MySQL Index Ongoing, More Than 12 Hours!

I'm creating an index on a MySQL table with 25,000,000 rows.

The index is on 4 columns which are all VARCHAR(45), average being around 5 characters.

I started this 12 hours ago and it's still running, it's using 14/16 of the server load, around 10% of the RAM. The server is dual quad core 3Ghz, 12GB RAM.

I can't login to SSH to check on progress of anything because of the high load. Basically I'm locked out of the server while it's doing its processing and I have no idea how long it's going to last.

Is it supposed to take this long? Anything I can do to check on progress and/or speed it up?

Thanks!

EDIT: I managed to check running processes through WHM and it's currently on "Repair with keycache". Is that near the beginning or the end?
ADFBAsked:
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johanntagleCommented:
That means MySQL is using the (very much) slower method to index.  Can't explain it better, so just pasting from: http://stackoverflow.com/questions/3850582/determine-status-of-an-index :

Your index is building, but very slowly.

MySQL has two methods available for building indexes:

1. by sorting. This is the fastest method, but uses up a lot of memory.
2. by keycache. Slow, slow, slow - but uses up little memory.

The keycache method is a bit like insertion sort: values are inserted into the index one at a time. This is the same method used by the server when the INSERT statement is used to add rows to the table.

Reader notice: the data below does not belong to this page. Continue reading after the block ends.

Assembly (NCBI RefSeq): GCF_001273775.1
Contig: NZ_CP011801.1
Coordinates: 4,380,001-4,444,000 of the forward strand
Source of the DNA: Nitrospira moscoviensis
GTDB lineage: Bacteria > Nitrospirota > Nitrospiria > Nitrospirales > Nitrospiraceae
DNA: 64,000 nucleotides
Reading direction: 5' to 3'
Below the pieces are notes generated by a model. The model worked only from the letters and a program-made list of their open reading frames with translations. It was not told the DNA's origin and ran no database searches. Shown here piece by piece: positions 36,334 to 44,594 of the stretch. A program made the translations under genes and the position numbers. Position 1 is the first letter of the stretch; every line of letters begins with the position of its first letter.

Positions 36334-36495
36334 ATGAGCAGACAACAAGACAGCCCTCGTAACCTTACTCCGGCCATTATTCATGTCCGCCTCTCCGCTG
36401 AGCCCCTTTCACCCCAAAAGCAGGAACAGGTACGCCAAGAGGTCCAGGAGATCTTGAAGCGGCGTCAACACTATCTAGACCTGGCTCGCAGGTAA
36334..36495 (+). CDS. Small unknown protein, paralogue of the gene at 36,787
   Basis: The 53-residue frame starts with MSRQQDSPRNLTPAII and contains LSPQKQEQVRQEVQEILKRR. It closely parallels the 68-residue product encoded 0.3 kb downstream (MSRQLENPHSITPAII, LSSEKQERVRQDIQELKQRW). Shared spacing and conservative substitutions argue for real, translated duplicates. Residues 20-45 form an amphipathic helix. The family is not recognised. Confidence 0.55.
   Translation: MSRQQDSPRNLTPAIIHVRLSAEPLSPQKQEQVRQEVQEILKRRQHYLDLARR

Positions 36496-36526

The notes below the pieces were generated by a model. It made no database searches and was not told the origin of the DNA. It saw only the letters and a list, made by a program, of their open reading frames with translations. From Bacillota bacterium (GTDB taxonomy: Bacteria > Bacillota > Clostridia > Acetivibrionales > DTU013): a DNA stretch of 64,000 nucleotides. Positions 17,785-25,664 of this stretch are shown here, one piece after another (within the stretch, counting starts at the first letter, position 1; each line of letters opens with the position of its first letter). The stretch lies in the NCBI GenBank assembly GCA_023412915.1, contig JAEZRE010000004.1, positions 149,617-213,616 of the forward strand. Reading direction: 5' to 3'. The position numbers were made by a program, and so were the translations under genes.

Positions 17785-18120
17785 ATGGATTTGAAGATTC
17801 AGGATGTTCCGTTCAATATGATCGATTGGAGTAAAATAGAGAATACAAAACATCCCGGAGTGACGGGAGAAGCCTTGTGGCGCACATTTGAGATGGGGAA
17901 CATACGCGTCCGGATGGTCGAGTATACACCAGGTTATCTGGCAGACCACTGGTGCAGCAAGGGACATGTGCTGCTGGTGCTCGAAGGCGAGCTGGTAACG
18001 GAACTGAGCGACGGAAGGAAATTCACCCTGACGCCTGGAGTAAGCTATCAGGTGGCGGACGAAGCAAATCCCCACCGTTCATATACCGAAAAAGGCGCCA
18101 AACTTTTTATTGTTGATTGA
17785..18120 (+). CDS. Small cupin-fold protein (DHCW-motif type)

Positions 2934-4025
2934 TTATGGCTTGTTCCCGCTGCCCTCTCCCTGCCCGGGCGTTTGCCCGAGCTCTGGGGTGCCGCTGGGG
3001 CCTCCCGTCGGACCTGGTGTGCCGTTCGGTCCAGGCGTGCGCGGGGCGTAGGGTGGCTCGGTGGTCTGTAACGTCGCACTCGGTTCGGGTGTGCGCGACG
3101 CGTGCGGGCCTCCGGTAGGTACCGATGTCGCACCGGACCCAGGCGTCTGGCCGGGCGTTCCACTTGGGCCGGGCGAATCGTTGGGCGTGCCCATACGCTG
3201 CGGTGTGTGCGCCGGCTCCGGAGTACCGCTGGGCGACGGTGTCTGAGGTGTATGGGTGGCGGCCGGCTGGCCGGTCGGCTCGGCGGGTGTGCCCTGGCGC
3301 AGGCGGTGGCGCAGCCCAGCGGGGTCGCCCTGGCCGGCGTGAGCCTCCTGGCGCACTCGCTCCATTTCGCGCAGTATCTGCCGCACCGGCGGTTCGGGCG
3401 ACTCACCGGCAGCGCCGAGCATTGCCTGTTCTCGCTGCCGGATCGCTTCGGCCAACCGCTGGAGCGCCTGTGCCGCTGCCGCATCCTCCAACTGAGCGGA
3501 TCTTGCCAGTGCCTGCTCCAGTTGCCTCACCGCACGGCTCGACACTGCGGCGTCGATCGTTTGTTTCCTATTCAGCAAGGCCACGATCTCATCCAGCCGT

The sorting method sorts all the values using quicksort, and then builds the index from that. It is very fast, but requires a lot of memory and temporary disk space.

Some server variables can increase the space available to the sorting method, and so allow it to work with larger tables. See myisam_max_sort_file_size

http://dev.mysql.com/doc/refman/5.1/en/server-system-variables.html#sysvar_myisam_max_sort_file_size

On Linux, you can track the progress of the index repair by checking the size of the temporary files that are used to build the index. The following command will list all the files held open by the MySQL process:

sudo ls -l /proc/[mysql-pid]/fd  
Then check out the size of ones with hashes in their name - these are the temporary files.
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ADFBAuthor Commented:
Thank you for the information...

The problem that I am faced with now is that I can't login to SSH because of the server load. It just hangs when I try to connect. How to solve that?
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johanntagleCommented:
I guess you'll need to ask support from your hosting company to do stuff via console.
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